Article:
Last week, Intuit Inc. (NASDAQ: INTU) reported its financial results. Earlier coverage is available here and here, where I have discussed that Intuit needs to move to a SaaS model, and get more of an International business going.
Revenue for the traditionally strong second quarter grew 11% y-o-y and 87% sequentially to $835 million driven by the Digital Insight acquisition and strong performance in Consumer Tax. GAAP net income was however $115.2 million or $0.34 per diluted share, down 21% y-o-y. The decline in net income reflects the increased costs related to Digital Insight acquisition and marketing of Consumer Tax products as well as the deferral of ProTax revenue of $23 million to Q3.
Segment-wise, revenue from Consumer Tax grew 11% y-o-y to $248.3 million, QuickBooks went up 5% y-o-y to $175.4 million, and Professional Tax went down 19% y-o-y to $105.4 million (affected by the deferral). Payroll and Payments revenue was flat at $138 million and excluding the impact of the ADP sale saw a growth of 16% y-o-y. Financial Institutions revenue (including Digital Insight) was $72.3 million.
The economic slowdown has slowed down the sales in QuickBooks leading Intuit to revise its guidance. For fiscal 2008, it expects QuickBooks segment to grow between 5 and 7% (down from earlier estimate of 8 to 12%). Revenue for 2008 is expected to be in the range of $3.0 to $3.05 billion, or growth of 12 to 14%. 2008 GAAP EPS guidance has been reduced to $1.38 to $1.40 accounting for the Homestead acquisition and the non-renewal of R&D tax credit.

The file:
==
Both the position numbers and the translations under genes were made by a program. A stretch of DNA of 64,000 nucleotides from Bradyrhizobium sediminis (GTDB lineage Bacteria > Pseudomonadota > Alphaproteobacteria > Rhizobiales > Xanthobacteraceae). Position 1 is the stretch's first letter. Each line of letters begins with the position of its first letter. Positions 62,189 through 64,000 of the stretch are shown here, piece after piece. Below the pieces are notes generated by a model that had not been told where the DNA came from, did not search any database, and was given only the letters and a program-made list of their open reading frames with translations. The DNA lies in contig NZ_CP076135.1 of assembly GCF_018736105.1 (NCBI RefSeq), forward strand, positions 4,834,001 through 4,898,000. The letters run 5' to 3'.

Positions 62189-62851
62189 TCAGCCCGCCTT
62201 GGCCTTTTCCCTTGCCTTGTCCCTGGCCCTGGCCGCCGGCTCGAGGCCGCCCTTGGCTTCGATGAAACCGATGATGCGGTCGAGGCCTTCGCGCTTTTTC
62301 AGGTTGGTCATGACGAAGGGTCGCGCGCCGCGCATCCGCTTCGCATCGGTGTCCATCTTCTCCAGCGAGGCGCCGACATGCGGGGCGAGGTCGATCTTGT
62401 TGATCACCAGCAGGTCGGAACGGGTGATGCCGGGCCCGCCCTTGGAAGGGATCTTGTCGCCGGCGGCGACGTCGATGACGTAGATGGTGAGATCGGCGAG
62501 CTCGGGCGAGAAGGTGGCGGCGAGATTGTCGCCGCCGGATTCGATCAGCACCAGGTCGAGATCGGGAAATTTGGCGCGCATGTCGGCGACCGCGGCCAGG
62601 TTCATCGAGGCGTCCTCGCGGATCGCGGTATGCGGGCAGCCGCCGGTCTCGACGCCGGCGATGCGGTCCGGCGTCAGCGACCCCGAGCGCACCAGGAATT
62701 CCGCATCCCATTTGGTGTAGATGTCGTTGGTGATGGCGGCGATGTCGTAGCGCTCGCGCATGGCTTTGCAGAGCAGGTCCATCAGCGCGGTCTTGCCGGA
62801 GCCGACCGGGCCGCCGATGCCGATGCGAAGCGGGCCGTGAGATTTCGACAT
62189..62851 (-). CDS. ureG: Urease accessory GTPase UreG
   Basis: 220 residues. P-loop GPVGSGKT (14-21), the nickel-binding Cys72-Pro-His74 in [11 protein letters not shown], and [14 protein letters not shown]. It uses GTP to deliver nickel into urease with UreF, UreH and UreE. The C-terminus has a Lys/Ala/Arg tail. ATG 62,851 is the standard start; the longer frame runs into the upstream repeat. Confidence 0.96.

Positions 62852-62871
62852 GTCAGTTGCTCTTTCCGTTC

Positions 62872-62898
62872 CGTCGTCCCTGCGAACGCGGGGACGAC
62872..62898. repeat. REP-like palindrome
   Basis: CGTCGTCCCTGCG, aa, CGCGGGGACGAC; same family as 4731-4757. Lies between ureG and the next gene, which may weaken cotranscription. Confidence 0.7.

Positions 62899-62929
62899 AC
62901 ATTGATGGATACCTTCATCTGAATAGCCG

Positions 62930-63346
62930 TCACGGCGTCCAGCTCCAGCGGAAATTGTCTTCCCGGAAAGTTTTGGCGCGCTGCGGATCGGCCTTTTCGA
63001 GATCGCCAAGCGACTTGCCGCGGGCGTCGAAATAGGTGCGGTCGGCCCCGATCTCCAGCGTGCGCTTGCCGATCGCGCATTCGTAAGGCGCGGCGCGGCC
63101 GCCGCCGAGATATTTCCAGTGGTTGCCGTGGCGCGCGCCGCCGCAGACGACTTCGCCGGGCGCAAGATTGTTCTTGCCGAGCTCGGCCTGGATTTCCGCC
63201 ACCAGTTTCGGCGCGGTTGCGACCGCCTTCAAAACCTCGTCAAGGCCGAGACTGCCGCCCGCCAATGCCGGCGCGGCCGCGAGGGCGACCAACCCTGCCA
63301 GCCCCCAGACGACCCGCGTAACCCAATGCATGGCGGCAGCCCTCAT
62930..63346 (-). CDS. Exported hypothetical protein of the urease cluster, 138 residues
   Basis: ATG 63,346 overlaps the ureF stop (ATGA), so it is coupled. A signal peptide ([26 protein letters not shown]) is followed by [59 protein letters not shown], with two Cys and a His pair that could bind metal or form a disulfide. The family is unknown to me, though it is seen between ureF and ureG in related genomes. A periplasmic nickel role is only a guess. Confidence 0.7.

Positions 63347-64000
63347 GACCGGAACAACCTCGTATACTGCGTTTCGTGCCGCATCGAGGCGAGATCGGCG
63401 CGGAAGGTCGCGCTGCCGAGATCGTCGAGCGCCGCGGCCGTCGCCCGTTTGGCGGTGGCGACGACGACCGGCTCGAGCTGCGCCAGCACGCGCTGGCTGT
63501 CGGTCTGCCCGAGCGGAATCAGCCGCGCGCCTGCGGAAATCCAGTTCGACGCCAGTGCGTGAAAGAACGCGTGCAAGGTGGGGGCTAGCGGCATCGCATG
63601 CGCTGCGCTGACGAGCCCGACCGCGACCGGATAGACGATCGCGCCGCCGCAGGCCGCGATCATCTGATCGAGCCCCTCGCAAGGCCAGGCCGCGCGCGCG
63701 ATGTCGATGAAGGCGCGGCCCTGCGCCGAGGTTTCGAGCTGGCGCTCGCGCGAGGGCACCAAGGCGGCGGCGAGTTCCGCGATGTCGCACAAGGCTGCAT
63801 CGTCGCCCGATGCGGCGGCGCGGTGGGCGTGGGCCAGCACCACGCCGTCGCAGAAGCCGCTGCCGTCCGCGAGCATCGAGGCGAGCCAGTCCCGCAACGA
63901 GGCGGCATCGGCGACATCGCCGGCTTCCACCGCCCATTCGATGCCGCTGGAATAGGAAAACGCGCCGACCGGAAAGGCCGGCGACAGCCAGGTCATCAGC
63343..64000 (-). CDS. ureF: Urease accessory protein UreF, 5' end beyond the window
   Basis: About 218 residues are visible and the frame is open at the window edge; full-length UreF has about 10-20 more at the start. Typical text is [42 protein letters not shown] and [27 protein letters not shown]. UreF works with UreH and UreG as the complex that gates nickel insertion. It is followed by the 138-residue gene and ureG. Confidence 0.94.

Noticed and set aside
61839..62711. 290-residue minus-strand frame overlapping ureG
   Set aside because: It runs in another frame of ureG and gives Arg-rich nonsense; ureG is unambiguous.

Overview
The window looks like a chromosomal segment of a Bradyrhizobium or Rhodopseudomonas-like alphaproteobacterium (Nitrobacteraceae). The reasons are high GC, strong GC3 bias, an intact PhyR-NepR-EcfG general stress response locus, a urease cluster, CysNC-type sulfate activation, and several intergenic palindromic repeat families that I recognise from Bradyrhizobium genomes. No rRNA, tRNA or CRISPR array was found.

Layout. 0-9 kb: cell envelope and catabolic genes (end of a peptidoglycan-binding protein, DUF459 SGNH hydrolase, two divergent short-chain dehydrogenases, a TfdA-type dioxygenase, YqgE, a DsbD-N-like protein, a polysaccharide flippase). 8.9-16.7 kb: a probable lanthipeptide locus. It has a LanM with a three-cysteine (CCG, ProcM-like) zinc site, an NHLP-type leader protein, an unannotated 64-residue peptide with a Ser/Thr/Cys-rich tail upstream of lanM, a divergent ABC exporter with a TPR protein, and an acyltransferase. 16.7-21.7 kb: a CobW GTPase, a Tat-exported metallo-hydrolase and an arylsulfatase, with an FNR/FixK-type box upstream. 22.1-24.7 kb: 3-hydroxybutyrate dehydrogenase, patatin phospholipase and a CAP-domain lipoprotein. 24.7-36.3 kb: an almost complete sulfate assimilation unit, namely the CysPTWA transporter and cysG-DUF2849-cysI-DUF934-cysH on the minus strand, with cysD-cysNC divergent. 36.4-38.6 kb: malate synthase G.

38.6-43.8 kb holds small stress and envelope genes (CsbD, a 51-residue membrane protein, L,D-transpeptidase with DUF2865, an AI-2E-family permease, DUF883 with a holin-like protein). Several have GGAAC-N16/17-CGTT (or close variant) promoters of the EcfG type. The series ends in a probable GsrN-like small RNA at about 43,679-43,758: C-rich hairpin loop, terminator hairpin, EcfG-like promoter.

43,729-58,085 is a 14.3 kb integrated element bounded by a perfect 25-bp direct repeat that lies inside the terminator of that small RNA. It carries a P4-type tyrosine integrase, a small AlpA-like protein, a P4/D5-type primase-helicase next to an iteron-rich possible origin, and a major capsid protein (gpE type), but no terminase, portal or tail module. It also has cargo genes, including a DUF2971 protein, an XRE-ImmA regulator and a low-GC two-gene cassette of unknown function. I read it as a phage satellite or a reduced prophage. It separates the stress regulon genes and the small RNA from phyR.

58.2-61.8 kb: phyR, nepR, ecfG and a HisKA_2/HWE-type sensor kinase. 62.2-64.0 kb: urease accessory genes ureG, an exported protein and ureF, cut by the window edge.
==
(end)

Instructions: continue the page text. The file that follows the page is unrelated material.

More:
For Q3, Intuit expects revenue between $1.268 and $1.293 billion or y-o-y growth of 11% to 14% and GAAP diluted EPS between $1.23 and $1.26. For Q4, it expects revenue of $466 to $471 million or 8 to 9% y-o-y growth and a GAAP loss per share of $0.14 to $0.12.
The revision in the guidance sent its stock to a 52-week low of $25.86 on February 22. It is currently trading around $28 and market cap is around $9.3 billion.
I maintain my recommendation that the core business model at Intuit needs to shift to SaaS to give its stock the benefit of predictability that other pureplay SaaS vendors are enjoying. Today, it is still much more of a packaged software business, and in the small business customer base, this lack of visibility and predictability makes life complicated. It won’t be an easy shift, of course, but over the long term horizon, definitely worthwhile. Concur made the shift, and is now reaping the benefits. You can read about that experience in my conversation with Steve Singh, Concur’s CEO.
Similarly, if and when Intuit would have moved to a subscription model altogether, the company’s otherwise strong value proposition, customer-base, brand recognition – all assets of enviable magnitude – would make it a great investment, not just a great company.
In the interim, the instant gratification and predictability driven Wall Street will continue to punish the company, especially if the weakening economy causes them further headaches.